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Recruiting Children’s Ministry Volunteers

One distinct marker of a strong church is strong ministry volunteers. This is especially important in the children’s ministry. A church that is lacking in dedicated, passionate volunteers committed to excellence and care in their children’s ministry will feel this deficit in other areas of ministry as well. The difficulty is that sometimes these rockstar volunteers are hard to come by.

Unfortunately, what usually happens when there is a need for volunteers is an announcement is made at the beginning of the service with a plea for help from the congregation. Some children’s ministers will resort to begging and pleading for people to “step up” and “fill in the gaps.” Or even worse, the church staff will decide that every parent of a child who participates in the children’s ministry must sign up to volunteer in a classroom once a quarter or once a month. The result is each week maybe one-third of the volunteers ministering to the children actually want to be there or even like working with kids! This is not the passion and excellence that our children deserve!

So what do you do when your children’s ministry has outgrown your volunteer numbers?

Believe it or not there are right and wrong ways to recruit volunteers.

  • Don’t beg. Nobody wants to sign up for a volunteer role that apparently no one else wants!
  • Don’t settle. Please don’t just put a volunteer with our kids who has no desire to work with children or doesn’t know what he or she is doing!
  • Don’t guilt trip. We want volunteers serving in our children’s ministry who understand the vision and have a heart for communicating the Gospel to children.
  • Do pray with your leadership when you see the need. God knows the need, how many volunteers you actually need and amazingly enough exactly who He is going to send to fill it. He is waiting for you to include Him in the process.
  • Do cast vision. The children’s minister needs to cast strong vision into the leaders. It is essential that the leaders be able to clearly share what a privilege and honor it is to pour into children each week the truth of the Gospel. Let them know the “Why” behind your children’s ministry. Leaders need to know with conviction that children’s ministry is not babysitting, but a calling to make an eternal impact on the future of the Church by making disciples. This is what makes people willing to sacrifice their time and energy, when they realize they want to be part of Kingdom work!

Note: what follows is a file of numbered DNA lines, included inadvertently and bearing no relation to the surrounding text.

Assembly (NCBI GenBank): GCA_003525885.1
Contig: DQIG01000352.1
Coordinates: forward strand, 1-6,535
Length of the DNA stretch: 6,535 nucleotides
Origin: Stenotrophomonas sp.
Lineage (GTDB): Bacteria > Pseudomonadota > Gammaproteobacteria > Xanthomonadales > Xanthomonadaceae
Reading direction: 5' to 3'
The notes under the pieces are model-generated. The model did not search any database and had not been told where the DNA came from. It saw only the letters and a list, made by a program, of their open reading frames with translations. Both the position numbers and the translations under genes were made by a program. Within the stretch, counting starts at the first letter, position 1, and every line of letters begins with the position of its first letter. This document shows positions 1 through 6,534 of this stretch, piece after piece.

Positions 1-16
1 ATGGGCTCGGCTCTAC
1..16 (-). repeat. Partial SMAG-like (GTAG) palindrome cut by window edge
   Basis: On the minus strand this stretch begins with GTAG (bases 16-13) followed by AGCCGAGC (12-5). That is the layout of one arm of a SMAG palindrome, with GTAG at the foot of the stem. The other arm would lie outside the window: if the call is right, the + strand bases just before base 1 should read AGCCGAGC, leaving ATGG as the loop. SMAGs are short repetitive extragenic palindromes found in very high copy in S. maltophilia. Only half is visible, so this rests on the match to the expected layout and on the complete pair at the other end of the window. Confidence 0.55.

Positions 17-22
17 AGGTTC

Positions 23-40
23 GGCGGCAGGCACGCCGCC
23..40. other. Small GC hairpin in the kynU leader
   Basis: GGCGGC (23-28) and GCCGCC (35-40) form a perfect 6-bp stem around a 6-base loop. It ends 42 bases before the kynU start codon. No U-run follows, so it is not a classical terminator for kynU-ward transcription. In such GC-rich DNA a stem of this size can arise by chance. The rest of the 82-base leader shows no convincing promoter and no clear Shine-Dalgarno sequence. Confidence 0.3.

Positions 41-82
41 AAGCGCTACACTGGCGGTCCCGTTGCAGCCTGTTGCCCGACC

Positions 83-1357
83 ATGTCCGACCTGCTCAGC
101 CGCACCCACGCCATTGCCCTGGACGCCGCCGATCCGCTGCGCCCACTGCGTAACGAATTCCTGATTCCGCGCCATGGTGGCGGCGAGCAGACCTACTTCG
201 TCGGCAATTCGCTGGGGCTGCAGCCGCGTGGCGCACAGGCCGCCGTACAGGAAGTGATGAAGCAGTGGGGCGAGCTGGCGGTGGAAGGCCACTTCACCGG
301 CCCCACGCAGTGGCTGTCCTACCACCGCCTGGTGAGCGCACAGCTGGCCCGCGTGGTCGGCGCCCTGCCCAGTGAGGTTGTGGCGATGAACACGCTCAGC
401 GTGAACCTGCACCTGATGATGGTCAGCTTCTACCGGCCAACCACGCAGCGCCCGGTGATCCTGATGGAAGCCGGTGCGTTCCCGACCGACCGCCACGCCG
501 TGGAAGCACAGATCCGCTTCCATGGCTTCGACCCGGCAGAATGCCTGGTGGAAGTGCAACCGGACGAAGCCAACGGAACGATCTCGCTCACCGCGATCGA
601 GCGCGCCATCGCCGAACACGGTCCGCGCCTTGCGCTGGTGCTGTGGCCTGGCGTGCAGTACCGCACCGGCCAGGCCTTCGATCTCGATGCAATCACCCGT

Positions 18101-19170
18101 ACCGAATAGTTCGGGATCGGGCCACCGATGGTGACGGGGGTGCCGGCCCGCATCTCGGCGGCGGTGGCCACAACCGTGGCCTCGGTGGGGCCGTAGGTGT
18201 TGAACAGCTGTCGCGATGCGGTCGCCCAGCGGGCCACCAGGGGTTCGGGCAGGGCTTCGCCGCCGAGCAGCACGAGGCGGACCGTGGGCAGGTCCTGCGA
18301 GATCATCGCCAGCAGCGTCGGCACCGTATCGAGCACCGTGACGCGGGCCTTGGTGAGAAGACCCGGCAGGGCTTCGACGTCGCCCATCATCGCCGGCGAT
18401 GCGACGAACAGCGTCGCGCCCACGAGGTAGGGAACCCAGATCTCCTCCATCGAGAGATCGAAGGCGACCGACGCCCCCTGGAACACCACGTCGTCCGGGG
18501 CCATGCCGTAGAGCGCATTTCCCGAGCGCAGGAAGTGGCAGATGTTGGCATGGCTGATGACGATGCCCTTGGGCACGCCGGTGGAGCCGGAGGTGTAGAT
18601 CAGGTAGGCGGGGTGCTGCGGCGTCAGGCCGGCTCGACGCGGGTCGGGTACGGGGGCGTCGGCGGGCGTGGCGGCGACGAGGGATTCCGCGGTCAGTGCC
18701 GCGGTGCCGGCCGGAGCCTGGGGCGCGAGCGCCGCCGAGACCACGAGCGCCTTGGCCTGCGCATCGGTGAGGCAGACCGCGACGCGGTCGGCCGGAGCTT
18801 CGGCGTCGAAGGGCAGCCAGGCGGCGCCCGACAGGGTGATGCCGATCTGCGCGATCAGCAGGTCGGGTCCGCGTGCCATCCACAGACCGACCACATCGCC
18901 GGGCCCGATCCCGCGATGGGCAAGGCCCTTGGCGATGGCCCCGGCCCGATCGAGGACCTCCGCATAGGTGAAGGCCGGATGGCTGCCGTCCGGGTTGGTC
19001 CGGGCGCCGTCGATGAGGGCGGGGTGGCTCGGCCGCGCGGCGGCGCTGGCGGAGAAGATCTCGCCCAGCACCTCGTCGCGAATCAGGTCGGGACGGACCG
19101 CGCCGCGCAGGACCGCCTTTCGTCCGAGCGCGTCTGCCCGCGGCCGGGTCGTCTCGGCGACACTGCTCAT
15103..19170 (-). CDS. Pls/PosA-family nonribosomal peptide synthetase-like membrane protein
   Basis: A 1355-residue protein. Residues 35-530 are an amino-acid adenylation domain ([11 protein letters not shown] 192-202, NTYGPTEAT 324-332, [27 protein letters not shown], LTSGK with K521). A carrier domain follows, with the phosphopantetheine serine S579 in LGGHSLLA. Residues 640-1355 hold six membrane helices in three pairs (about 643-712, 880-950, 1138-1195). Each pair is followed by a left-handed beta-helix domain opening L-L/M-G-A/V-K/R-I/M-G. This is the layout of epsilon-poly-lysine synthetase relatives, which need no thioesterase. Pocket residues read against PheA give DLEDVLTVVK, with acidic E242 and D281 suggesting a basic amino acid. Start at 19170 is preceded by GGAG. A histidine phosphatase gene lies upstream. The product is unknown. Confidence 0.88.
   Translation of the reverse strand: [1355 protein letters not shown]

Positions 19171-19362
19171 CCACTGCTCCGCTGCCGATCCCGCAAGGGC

• Do share victories. Regularly take time on Sunday mornings or during other weekly services to share with your congregation the stories of children and their families that are receiving Truth weekly and growing as disciples. Give volunteers from your children’s ministry opportunities to share how serving has impacted them and helped spur them on in their faith. These testimonies are the seeds planted in the hearts of your church body that will grow and harvest future volunteers with a passion for investing in children.
  • Do encourage your faithful volunteers to tell their friends about their joy in serving. Your best recruiters will be your current volunteers. Recruiting isn’t a one-time-a-year event. It should be a constant process. Challenge your volunteers periodically to invite one friend to come volunteer with them. Ask them to think of one person and begin praying for them and then do the big ask and share the victories the Lord does through that faith building process.
  • Do invite. Your volunteers are not the only ones who should be personally inviting people to join the children’s ministry. The impact of a personal invite far outweighs an impersonal blurb in the bulletin or plea from the pulpit. Specifically pray through and approach people the Lord brings to mind. They may not be people who have ever even considered it, but realize they have a heart for it. Many people are waiting to be invited but not assertive enough to just step forward. Also, don’t overlook your middle school and high school students. Obviously adult supervision is always essential, but we want to begin casting vision from our children on up. When they graduate out of the children’s ministry, it is the perfect time to plug them into volunteering. With supervision and mentoring, these young people will begin to understand the joy and community found in serving. These will be your future leaders!

So with some prayer, planning, and purposeful inviting, you are simply a few asks away from increasing your volunteer numbers! Which of these are you going to try this week?

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